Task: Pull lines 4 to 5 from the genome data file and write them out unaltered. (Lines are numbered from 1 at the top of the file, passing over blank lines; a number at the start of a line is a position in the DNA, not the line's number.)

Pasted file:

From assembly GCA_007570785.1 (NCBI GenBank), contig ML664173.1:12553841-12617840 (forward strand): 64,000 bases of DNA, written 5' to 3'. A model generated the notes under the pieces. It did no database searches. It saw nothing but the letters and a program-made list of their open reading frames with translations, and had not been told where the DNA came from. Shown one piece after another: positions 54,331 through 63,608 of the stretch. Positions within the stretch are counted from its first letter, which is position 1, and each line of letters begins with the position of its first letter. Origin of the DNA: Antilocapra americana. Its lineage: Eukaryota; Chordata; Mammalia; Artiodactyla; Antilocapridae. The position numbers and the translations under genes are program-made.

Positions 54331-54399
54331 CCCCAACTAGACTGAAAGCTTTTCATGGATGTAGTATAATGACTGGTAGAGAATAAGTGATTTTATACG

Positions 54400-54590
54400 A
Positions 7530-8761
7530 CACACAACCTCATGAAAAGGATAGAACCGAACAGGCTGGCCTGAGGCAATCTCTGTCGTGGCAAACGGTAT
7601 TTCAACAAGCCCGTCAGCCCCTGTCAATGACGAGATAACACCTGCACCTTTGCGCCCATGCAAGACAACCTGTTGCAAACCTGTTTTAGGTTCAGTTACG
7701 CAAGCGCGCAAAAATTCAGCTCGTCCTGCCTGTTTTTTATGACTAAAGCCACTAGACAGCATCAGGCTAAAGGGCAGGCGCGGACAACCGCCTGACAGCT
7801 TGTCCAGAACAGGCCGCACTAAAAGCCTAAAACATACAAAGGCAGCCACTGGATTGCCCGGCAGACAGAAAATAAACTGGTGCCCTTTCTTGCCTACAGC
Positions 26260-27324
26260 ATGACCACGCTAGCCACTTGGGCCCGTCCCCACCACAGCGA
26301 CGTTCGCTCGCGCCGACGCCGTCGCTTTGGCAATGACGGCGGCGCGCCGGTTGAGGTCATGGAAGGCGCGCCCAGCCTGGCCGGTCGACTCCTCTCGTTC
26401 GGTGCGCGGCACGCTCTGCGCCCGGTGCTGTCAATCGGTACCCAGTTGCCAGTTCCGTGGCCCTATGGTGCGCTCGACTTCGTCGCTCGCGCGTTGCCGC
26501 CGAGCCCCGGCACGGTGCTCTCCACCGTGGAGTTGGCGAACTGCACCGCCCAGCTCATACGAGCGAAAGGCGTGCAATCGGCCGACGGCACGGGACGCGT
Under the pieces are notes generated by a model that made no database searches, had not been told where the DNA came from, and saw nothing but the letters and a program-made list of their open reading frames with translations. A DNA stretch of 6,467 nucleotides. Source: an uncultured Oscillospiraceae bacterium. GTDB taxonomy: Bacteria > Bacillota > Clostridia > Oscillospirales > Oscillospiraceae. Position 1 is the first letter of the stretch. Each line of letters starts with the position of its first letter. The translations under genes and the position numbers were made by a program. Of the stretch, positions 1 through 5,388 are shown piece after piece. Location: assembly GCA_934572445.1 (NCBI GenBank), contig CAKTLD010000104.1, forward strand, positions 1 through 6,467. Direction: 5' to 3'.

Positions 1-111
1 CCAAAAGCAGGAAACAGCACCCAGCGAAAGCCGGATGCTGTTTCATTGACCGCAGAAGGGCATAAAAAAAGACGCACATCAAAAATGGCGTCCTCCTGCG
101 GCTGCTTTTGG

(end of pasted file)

Positions 54400-54590
54400 A